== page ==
Over the past year or so, we have been writing about new tools that NFESH has developed and deployed as part of our What A Waste and REACH projects. These tools are about discovery. NFESH cannot help State Units on Aging, Area Agencies on Aging and Congregate Nutrition Programs find solutions to senior hunger unless we know exactly where the problems lie.
Senior Hunger is not a simple issue with one solution. It is complex and its causes are not always the same in every town or region or state.
Over the past 6 years, NFESH has worked in 75 senior centers in 12 states. During that time, we’ve continued to develop new tools that are designed to collect different sets of data. We do this because every time we find an answer, we end up asking two more questions. Our work in Congregate Nutrition Programs started with looking at food waste. It then expanded to looking at nutrient loss. Then to client contributions. Now we are performing community scans of the built environment, demographic studies of the community versus client make-up (with hunger risk factors as an overlay), as well as ethnographic studies of the seniors who are being served themselves.
There are times that we wish we could go back and use our new tools in some of the locations where we first tested What A Waste. This week, we are thrilled to share that: you can go home again. On August 13th and 14th NFESH will be kicking off What A Waste/REACH projects in York, PA and Norristown, PA.
Since completing a very successful What A Waste project in nine Congregate Nutrition Programs throughout Pennsylvania in 2017, NFESH has been working with the PA Department of Aging (PDA) to figure out a way to replicate the positive outcomes of the original project and bring our new tools to bear. PDA made What A Waste/REACH available to Congregate Nutrition Programs through its competitive Senior Center Grant Program and two locations submitted successful proposals.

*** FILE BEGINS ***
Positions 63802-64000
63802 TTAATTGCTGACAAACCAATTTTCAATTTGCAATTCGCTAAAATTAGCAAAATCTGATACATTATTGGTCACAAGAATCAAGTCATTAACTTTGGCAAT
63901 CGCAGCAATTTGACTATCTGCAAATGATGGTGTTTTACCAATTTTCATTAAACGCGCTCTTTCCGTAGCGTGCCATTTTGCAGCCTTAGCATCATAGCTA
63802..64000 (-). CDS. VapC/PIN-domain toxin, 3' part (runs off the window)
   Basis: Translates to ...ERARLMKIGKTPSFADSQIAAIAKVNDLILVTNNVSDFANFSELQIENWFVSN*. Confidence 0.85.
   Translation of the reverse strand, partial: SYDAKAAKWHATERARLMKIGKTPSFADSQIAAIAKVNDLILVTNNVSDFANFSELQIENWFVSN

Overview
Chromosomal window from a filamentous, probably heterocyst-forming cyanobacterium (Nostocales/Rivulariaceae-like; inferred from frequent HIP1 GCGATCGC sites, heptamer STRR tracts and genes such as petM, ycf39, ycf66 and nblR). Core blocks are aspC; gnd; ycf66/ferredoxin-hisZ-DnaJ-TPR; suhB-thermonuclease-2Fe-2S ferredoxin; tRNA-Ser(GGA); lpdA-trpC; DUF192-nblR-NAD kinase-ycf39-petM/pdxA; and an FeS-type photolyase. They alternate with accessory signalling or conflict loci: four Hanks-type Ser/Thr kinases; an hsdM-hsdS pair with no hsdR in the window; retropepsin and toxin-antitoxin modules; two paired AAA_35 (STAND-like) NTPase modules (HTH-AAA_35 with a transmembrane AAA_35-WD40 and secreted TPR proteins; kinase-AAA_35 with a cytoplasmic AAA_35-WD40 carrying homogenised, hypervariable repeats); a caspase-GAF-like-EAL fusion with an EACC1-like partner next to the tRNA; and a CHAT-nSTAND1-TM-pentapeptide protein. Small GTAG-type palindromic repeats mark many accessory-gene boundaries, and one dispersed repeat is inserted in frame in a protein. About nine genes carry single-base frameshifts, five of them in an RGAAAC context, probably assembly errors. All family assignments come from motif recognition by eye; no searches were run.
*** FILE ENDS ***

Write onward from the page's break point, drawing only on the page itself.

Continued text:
The White Rose Senior Center in York, PA, and Montco SAAC Center in Norristown, PA, are diverse communities where seniors enjoy more than good nutrition. They have access to wonderful recreational, educational and social programming. They look forward to using What A Waste/REACH as a tool to be able to serve more seniors in need in their communities. The seniors are ready to learn about how food waste affects everything from their health to the environment. And staff members are eager to learn how to use technology to collect data that will help them plan for a future where all seniors who need and want their services will be able access them.
We can’t wait to get started…and to report back on progress. We know it will be a fruitful endeavor, because NFESH and PA Congregate Nutrition Programs working together have the track record to show that. Take a look at the highlights of what we have accomplished when we do.
Highlights of 2016-2017 What A Waste PA Project
- All nine participating sites reduced their daily food waste
- The average daily reduction of food waste was 37%
- Community partnerships were created to start composing and gardening programs
- Seniors consumed a higher percentage of nutrients
- Voluntary contributions increased by >20%